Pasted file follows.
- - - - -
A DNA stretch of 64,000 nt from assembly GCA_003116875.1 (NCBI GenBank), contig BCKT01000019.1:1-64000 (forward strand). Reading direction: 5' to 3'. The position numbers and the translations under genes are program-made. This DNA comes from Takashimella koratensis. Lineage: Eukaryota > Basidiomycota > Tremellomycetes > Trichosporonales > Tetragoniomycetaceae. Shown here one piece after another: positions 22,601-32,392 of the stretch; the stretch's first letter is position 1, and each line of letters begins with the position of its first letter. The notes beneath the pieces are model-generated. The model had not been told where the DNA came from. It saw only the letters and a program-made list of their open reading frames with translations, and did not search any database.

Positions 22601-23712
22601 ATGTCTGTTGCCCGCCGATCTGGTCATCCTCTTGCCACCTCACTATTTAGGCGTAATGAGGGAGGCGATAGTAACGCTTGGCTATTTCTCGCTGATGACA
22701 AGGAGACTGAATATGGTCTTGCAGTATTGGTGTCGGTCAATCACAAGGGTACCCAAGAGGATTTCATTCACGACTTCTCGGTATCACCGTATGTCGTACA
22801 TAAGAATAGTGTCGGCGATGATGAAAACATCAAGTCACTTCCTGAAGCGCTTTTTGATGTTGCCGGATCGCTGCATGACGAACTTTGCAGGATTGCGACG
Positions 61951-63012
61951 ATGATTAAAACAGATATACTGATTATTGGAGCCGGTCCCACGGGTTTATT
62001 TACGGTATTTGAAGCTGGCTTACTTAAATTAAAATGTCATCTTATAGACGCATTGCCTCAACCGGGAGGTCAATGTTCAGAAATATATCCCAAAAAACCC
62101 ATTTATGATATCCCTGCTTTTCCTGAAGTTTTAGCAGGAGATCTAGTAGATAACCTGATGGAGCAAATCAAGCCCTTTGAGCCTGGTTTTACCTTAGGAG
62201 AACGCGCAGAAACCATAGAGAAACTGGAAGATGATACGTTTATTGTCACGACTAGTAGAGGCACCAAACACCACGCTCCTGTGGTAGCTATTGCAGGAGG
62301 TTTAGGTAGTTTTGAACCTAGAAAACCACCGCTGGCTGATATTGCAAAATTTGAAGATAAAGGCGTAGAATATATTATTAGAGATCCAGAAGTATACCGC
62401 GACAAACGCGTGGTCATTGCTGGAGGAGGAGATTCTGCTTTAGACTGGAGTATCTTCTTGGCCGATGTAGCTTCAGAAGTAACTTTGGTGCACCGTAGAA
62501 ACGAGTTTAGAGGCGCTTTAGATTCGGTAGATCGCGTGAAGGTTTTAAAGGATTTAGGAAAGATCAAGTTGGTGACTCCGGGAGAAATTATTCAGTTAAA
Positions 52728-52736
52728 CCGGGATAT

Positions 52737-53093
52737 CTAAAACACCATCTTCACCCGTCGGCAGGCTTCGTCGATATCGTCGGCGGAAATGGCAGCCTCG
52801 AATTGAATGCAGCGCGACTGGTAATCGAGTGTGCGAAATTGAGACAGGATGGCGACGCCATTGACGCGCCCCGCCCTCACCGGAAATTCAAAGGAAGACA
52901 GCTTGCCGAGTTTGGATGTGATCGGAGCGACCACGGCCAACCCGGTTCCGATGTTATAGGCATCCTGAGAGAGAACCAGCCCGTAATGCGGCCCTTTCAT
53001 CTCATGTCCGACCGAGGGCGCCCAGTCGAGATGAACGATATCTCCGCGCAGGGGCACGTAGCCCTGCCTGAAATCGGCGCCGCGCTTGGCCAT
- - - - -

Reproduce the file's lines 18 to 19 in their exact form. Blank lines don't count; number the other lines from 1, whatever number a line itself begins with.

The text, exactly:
52801 AATTGAATGCAGCGCGACTGGTAATCGAGTGTGCGAAATTGAGACAGGATGGCGACGCCATTGACGCGCCCCGCCCTCACCGGAAATTCAAAGGAAGACA
52901 GCTTGCCGAGTTTGGATGTGATCGGAGCGACCACGGCCAACCCGGTTCCGATGTTATAGGCATCCTGAGAGAGAACCAGCCCGTAATGCGGCCCTTTCAT